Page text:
Fiji Ethnology

In 1956 there were 345,737 residents, of which 148,134 Fijians: 4422 Rotumani, 5320 other Pacific islanders, 169,403 Indians, 6402 Europeans, 7810 Euronesians (European mestizos), 4155 Chinese and Chinese mestizos. Population growth is around 4% per year, and is worrying above all because Indians are growing faster than Fijians: the birth rate in 1954 was 43 per thousand among Indians, 37 per thousand among Indians. Fijians, slightly less among the Euronesians, and 17 per thousand among Europeans. Mortality, on the other hand, was 11 per thousand among Fijians, 8.6 per thousand among Indians, and 4 per thousand or so for Euronesians and Europeans.

Exports consist of sugar, gold, copra and bananas; imports of cereals and their products, meats, other foodstuffs, fabrics, machinery. The port of Suva was damaged by a cyclone in 1952 and by an earthquake in 1953. Nandi airport, on the west coast of Viti Levu, is one of the most important in the Pacific.

Ethnology. – According to INTERSHIPPINGRATES, the residents of the Fiji Islands belong to the Melanesian group by race and culture, but with notable Polynesian affinities. Under the wise direction of the British government and aided by the Critian mission, which has already been active in the country for a century, they have every chance of escaping the fate that awaits almost all the peoples of the islands and the Pacific: extinction. It should however be fading away their old civilization (v. Melane – Persians), and, in recent times, although the race has gone through altering unions with immigrant Indians. The state of health is satisfactory and crime is minimal. The presence of numerous teachers, government employees, missionaries, captains of cutters and indigenous doctors confirm the civilization capacity of the population. In the ports and among the aristocracy, European costumes and clothing have taken over; but in the interior of the island, near the Kai Dholo, there are still traces of the ancient custom. As in the past, great care is taken of the hair: men transform them into huge wigs that sometimes reach an incredible volume; the leaders put a kind of turban over it. The tattoo is no longer used; on the other hand, the teeth of a sperm whale (tambua) still have an important part, used as an ornament in necklaces, as a coin and in gifts of honor. The houses are rectangular with long pitched roofs covered with grass.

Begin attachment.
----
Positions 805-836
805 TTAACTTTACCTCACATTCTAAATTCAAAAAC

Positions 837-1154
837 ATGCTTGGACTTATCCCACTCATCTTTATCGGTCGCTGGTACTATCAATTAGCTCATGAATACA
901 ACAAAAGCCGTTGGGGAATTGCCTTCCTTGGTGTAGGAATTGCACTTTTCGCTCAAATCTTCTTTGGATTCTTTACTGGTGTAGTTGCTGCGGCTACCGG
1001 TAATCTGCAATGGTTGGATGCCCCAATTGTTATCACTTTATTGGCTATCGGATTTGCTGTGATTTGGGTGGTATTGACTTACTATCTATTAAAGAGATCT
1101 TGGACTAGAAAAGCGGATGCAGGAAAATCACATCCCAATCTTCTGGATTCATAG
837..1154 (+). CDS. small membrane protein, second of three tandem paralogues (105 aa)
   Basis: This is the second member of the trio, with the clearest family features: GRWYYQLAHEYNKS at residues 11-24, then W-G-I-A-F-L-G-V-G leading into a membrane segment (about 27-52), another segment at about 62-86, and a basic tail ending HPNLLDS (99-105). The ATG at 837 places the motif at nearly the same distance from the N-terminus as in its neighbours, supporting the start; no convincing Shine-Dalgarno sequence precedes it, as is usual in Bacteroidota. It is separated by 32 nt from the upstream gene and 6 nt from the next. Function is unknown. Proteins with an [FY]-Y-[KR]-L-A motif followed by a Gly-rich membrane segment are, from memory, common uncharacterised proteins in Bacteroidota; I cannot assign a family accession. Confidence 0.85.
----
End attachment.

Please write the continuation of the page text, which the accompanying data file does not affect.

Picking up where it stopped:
The fear that the ancient islanders had of the cow and its milk has disappeared to the point that in the frequent feasts, in addition to the strictly pork, beef is also consumed, and condensed milk is commonly used in the diet of children. On the other hand, the natives are very ashamed when they are reminded of the ancient anthropophagy. The preparation of the quarry continues, the use of which is accompanied by special ceremonies. Some of the old industries, such as pottery and tree bark fabrics, have naturally disappeared, while the weaving of mats and fishing nets is still actively exercised. Many matrimonial customs still recall the ancient matriarchy: the missionaries, for example, complain about the very relaxed sexual morality even among the Christian natives. The clan is still theoretically the owner of the land, which is divided among its members; and apart from objects of personal property, everything that the individual produces belongs to the clan, which does not contribute to increasing the desire to work. On the other hand, those in poverty can demand what is necessary from the other members of the clan (kerekere), which gives rise to much abuse. The authority of the leaders has diminished: now everyone can eat the turtles he has captured, while this was previously a privilege of the aristocracy. However, they have the right to avail themselves of the clan or each of its members, not only in the general interest, but also for themselves personally (lala), although this now encounters strong resistance. Christianity has not completely eliminated the ancient religious uses: conjurations and spells are still used in the most important moments, the belief in the spirits that live in the forest remains, etc. Not even the ancestor cult has completely disappeared. Sacred stones and trees are at least treated with some consideration. The taboo still exists, and among the objects affected by it is also the Bible and especially on Sundays, on which day all work is suspended with superstitious terror.

Language. – The residents of the Fiji Islands all speak a single language, which takes on different colorful dialects in the various islands. The best known variety, and to which glottologists in general refer, is the one spoken in the Viti Levu or greater Fiji, which represents a Western-type variety of common Fiji. Fiji belongs to the Melanesian language family.

For the characteristics and relations with the Indonesian and Polynesian languages, see maleopolynesian, languages.

In phonetics we can see the lack of distinction between the voiceless k, t and voiced g, d. In the morphology it is observed that noun and verb are distinguished only by their position in the period (a vosa “speech”; au sa vosa “I speak”), etc.

Fiji Ethnology